In the nucleus dedicated to history and memory, the greatest concern is to rescue and remember the great black and mulatto exponents that stood out in several areas, from the colonial period to the present day. Thus, paintings, photographs, sculptures, engravings and documents related to historical personalities (Zumbi dos Palmares, Henrique Dias, José do Patrocínio), writers and journalists (Luís Gama, Antônio Gonçalves Crespo, Cruz e Sousa, Machado de Assis) are preserved, engineers (André Rebouças, Teodoro Sampaio), doctors (Juliano Moreira), artists (Ruth de Souza) and intellectuals in general (Milton Santos, Manuel Querino etc.).
The nucleus is also composed of material testimonies of the historical evolution of blacks in Brazil. There are objects and documents that report the involvement of blacks in historical episodes such as the Battle of the Guararapes, the Levante dos Malês, the Paraguayan War, the Chibata Revolt and the 1932 Revolution. There is a vast iconography about the 19th century abolitionist movement, as well as a significant sample of essays and periodicals produced by the black press in Brazil in the 19th and 20th centuries (collections of newspapers such as A Liberdade, A Voz da Raça and O Clarim d’Alvorada, among others).
Plastic Arts: from the Afro Brazilians Hand
The Plastic Arts Center exhibits works that span different periods of art in Brazil, from the Baroque and Rococo, the 19th century and academic art, as well as Popular Art, Modern and Contemporary Art. Among the artists on display are Estevão Roberto da Silva and contemporary artists Rosana Paulino, Rubem Valentim, Mestre Didi, among others. In the midst of contemporary productions, works by African and African-American artists, such as Gerard Quenum, Zinkpé and Melvin Edwards, are also shown.
This nucleus preserves important examples of the black presence throughout the evolution of the arts in Brazil. It mainly preserves works of art executed by black and mulatto artists, but also includes pieces that have the black universe as their theme. It is noticeable and well documented the strong presence of black artists during the colonial period, which would end up defining Brazilian art in a definitive way. In the museum’s inventory of gems, sculptures by Aleijadinho and Mestre Valentim, and paintings by José Teófilo de Jesus, Frei Jesuíno do Monte Carmelo, Veríssimo de Freitas and Joaquim José da Natividade are preserved.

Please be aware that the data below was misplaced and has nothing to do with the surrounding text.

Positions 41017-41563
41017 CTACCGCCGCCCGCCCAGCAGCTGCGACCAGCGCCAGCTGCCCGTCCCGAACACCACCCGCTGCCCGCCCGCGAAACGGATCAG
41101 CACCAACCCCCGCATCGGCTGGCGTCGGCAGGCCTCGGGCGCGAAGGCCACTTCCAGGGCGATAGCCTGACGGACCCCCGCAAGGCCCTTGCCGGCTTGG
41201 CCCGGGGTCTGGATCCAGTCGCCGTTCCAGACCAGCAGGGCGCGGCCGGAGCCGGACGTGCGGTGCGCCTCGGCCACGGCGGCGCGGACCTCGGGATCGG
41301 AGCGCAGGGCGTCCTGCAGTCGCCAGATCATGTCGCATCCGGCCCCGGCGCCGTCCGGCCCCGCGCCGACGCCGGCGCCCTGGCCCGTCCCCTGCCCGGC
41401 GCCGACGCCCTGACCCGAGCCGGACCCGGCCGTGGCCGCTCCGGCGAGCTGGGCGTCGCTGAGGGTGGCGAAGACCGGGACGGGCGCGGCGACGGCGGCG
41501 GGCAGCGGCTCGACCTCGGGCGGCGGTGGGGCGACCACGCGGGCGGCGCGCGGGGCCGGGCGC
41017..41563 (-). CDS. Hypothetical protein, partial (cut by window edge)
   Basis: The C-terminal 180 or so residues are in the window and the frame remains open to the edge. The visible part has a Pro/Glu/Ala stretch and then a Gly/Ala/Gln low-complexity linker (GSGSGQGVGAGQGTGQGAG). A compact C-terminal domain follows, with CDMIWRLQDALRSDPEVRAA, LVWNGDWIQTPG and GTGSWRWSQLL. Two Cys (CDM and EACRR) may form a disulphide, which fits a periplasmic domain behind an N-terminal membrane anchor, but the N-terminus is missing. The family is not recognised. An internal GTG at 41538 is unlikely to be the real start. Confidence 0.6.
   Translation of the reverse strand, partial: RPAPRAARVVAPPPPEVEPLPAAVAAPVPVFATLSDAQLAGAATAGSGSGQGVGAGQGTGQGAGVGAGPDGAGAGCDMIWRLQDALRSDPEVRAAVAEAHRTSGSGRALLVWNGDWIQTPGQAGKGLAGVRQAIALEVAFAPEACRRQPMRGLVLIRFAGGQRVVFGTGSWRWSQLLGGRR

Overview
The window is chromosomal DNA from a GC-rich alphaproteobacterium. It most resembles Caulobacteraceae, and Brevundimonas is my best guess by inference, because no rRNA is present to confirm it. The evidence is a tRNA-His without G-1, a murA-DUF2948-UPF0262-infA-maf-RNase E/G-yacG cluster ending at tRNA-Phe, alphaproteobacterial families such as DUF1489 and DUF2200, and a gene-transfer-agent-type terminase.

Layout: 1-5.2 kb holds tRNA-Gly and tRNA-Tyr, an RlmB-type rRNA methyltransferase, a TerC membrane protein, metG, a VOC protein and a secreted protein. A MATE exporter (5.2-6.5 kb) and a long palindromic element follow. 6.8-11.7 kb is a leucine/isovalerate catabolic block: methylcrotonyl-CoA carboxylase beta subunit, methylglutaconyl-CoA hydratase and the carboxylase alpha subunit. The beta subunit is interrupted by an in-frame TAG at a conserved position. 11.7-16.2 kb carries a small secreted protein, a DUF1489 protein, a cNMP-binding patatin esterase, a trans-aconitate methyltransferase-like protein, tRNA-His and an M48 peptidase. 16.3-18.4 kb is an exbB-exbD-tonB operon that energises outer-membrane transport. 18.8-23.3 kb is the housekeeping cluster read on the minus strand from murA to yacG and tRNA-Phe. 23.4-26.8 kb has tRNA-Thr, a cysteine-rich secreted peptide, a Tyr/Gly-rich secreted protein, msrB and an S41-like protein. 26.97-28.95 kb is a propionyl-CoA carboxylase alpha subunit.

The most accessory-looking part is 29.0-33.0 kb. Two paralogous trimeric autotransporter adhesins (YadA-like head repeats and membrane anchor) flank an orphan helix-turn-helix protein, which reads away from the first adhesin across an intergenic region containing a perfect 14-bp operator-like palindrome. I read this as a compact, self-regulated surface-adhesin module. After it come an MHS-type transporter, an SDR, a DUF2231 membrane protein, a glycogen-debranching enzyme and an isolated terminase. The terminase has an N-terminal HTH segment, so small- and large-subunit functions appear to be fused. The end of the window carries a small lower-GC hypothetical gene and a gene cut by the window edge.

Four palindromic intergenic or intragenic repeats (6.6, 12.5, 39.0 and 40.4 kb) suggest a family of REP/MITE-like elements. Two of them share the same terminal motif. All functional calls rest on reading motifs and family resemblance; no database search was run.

With the institution of official education by the Imperial Academy of Fine Arts (closely associated with the formation of the country’s economic elite), the black contribution to national art significantly diminished. Even so, important examples of this current are preserved, represented in the collection by the still lifes of Estêvão Silva, in the portraits made by Antônio Rafael Pinto Bandeira and Emmanuel Zamor, in the landscapes by Antônio Firmino Monteiro and in the vast set of paintings executed by the João brothers and Artur Timóteo da Costa (self-portraits and portraits of blacks, navies, landscapes and studies of nudes, among others).
In the segment referring to 20th century art, there is a set of paintings by Benedito José Tobias, several serigraphs and sculptures by Rubem Valentim, and other works by Heitor dos Prazeres, Ronaldo Rêgo, Octávio Araújo, Manuel Messias, Joseph Pace, Caetano Dias, José Igino, Tibério, Jorge Luís dos Anjos, among others. Finally, there are representative sets of Afro-Brazilian popular art, where the works of Mestre Didi stand out, and a collection of artistic photographs, by names such asMadalena Schwartz, André Vilaron, Eustáquio Neves, Sergio Valle Duarte, Walter Firmo, Alfred Weidinger among others.
Afro Brasil Museum
Museu Afro Brasil is a public institution, held by São Paulo State Secretariat for Culture and managed by Associação Museu Afro Brasil – Organização Social de Cultura (Museu Afro-Brasil Association – Social Organization for Culture)
It aims to be a contemporary museum where the black people can be recognized.
Over than 6,000 works highlight the importance of African people in the formation of Brazilian culture, heritage and identity as known nowadays. Also, it offers a celebration of the art and accomplishments of the Africans and Afro-Brazilians.
The Collection is considered the largest Afro – American in American with more than 6,000 masterpieces, sculptures, documents, engravings, ceramics, paintings, contemporary arts, jewelry, objects, reliefs, photographs and textiles.
Over than 70% of the collection is in the long term exhibition, portraying mainly Brazil, some countries from the African Continent, Cuba, Haiti and the United States.